Joint declaration of the judges' and prosecutors' associations of SerbiaIt is with great concern that Judges’ Association of Serbia and Association of Public Prosecutors and Deputy Public Prosecutors of Serbia follow the situation of their Turkish colleagues, judges and public prosecutors, after the attempted military coup in Turkey.

The Turkish judiciary has, in recent years, faced numerous challenges, as international professional associations MEDEL and IAJ/EAJ, as well as Consultative Council of European Judges, warned in their numerous addresses to the European institutions, though, unfortunately, in vain. Judges and public prosecutors in Turkey, who performed their functions conscientiously and equally towards everyone, endured  pressures  and  threats, were exposed against their will to transfers  (9.000 of them, out of the total of 15.000 in Turkey, during the period of less than two years, were reallocated) to locations several thousands of kilometres away, were also subjected to unjustifiable dismissals  and,  since 2014, even to arrests.

Commisioner for Human Rights Nils MuižnieksIt is with profound concern that I examined the first decree with the force of law (“Kanun Hükmünde Kararname”, KHK/667) adopted within the framework of the state of emergency declared in Turkey last week.

I note that Turkey has submitted a formal notice of derogation to the European Convention on Human Rights (ECHR) as foreseen under Article 15 of the Convention. As I expressed in a statement last week, I have no sympathy for the coup plotters. I think that those who actively plotted to overthrow democracy must be punished. I am also not putting into question Turkey’s right to declare a state of emergency, nor to derogate from the ECHR. But I must stress that, as recalled by the Secretary General of the Council of Europe, such derogations are not limitless: the European Court of Human Rights (ECtHR) remains the ultimate authority to determine whether measures taken during the state of emergency are in conformity with the ECHR. One of the criteria used by the Court in this context is whether the measures derogating from the ECHR are taken only to the extent strictly required by the exigencies of the situation.

Le communiqué des organisations françaises de magistrats et d'avocatsArticle 6 de la Convention Européenne des Droits de l'Homme : «Toute personne a droit à ce que sa cause soit entendue équitablement, publiquement et dans un délai raisonnable, par un tribunal indépendant et impartial (...)». Article 16 de la Déclaration des Droits de l'Homme et du Citoyen : « Toute Société dans laquelle la garantie des Droits n'est pas assurée, ni la séparation des Pouvoirs déterminée, n'a point de Constitution».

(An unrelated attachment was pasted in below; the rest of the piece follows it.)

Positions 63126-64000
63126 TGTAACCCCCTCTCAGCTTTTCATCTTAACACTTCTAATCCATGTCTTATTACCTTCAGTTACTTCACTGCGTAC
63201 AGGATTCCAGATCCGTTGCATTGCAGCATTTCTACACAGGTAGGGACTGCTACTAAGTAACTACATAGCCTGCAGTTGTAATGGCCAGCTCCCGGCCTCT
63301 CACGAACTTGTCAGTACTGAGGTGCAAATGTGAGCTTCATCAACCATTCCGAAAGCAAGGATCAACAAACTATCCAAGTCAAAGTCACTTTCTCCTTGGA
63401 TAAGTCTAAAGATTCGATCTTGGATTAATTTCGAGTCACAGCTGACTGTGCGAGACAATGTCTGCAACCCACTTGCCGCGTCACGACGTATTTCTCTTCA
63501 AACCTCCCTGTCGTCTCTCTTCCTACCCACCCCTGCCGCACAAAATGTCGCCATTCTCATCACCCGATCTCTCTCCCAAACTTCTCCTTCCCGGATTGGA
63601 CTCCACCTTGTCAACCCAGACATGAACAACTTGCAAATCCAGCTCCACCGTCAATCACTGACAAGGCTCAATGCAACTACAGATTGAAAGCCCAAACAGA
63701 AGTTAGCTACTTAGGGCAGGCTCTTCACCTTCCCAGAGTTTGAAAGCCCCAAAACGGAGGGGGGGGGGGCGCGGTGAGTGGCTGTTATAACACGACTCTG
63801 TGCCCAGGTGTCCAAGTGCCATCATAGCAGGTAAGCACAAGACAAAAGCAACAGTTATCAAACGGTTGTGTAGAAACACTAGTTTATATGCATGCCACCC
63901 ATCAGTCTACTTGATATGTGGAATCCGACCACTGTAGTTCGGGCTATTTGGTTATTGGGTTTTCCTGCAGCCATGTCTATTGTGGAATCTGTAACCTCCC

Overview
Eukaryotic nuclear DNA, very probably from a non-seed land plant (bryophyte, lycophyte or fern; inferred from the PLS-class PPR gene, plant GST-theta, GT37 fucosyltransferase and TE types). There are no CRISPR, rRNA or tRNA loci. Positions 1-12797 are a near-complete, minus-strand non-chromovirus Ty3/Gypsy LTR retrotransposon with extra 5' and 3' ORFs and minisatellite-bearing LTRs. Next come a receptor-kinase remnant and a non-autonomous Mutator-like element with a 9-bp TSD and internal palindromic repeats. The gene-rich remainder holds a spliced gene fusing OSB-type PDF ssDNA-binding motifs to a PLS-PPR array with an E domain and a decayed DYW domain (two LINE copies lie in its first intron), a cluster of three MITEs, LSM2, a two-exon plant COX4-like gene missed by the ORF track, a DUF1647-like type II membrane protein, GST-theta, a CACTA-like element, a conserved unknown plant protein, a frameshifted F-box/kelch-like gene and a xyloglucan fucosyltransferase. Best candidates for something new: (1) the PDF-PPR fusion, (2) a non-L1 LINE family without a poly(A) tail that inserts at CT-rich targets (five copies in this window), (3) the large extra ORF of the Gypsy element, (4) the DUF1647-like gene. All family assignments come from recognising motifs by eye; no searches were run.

2 745 juges et procureurs turcs ont été démis de leurs fonctions par le Haut Conseil des Juges et Procureurs (HCJP) le lendemain même de la tentative de coup d’État du 15 juillet 2016. Nombre d'entre eux ont été emprisonnés de manière arbitraire avec leur famille. Aucune explication ne leur a été fournie sur les raisons de cette éviction et aucun droit de se défendre ne leur a même été reconnu.

IALANAIn February 2016 the Turkish Constitutional Court revoked the pre-trial imprisonment imposed upon two journalists who had uncovered support provided by Turkish au- thorities to militant Islamists in Syria. In response, the Turkish President Erdogan threatened the judges: "I don't need to accept [this decision], I want to make thatclear. I don't obey or respect the decision.”i Deeds have now followed these words. The pretext came in the form of the failed coup attempt by parts of the Turkish military in the night from July 15 to July 16, 2016. Since that night, the executive has re- moved almost 3000 judges and state prosecutors from office, with the majority of them also detained. It seems apparent that lists of targets had already been drawn up before the event. The suspensions and repression have been extended to include thousands of journalists, teachers, professors, lawyers and employees in various ed- ucational establishments. Newspapers and radio/TV broadcasters have been shut down or brought into line. Invoking the Turkish constitution and Article 15 of the European Convention on Human Rights, the Turkish government has declared a “state of emergency” in order to free itself from further bothersome constitutional limitations.

IAWJThe International Association of Women Judges (www.iawj.org), representing judges from countries around the world, is committed to judicial independence and impartiality as essential to the Rule of Law. The wholesale termination of judges, with an apparent lack of individualized due process, is a threat to those principles. We urge the Turkish authorities to conform their actions to the dictates of the national Constitution and laws, consistent with international principles of human rights, the United Nations Basic Principles on the Independence of the Judiciary and the Bangalore Principles of Judicial Conduct.

In accordance with these principles, any suspension or removal of a Judge from office should be only for reasons of incapacity or behavior that renders that judge unfit to discharge his or her duties in accordance with established standards of judicial conduct.  Any decisions in disciplinary, suspension or removal proceedings should normally be subject to independent review.

MEDELDear Sir or Madam, MEDEL (Magistrats Européens pour la Démocratie et les Libertés), an organization of European judges and prosecutors created with the main purpose to defend  the independence of the judiciary, democracy and human rights, currently comprises 22 national associations from 15 European countries, including Turkey, and as an observer member of the CCPE, hereby states the following:

The European Network of Councils for the Judiciary (ENCJ) expressed its grave concerns by the reports that over 2700 judges and prosecutors had been suspended and/or dismissed by the High Council for Judges and Prosecutors only hours after the coupd’etatin Turkey had happened. ENCJ also declared that would follow the developments in Turkey and stay in close contact with the relevant European and international authorities.

Turkey military coup (Source amnesty.org Photo: Getty Images)Amnesty International has gathered credible evidence that detainees in Turkey are being subjected to beatings and torture, including rape, in official and unofficial detention centres in the country.
The organization is calling for independent monitors to be given immediate access to detainees in all facilities in the wake of the coup attempt, which include police headquarters, sports centres and courthouses. More than 10,000 people have been detained since the failed coup.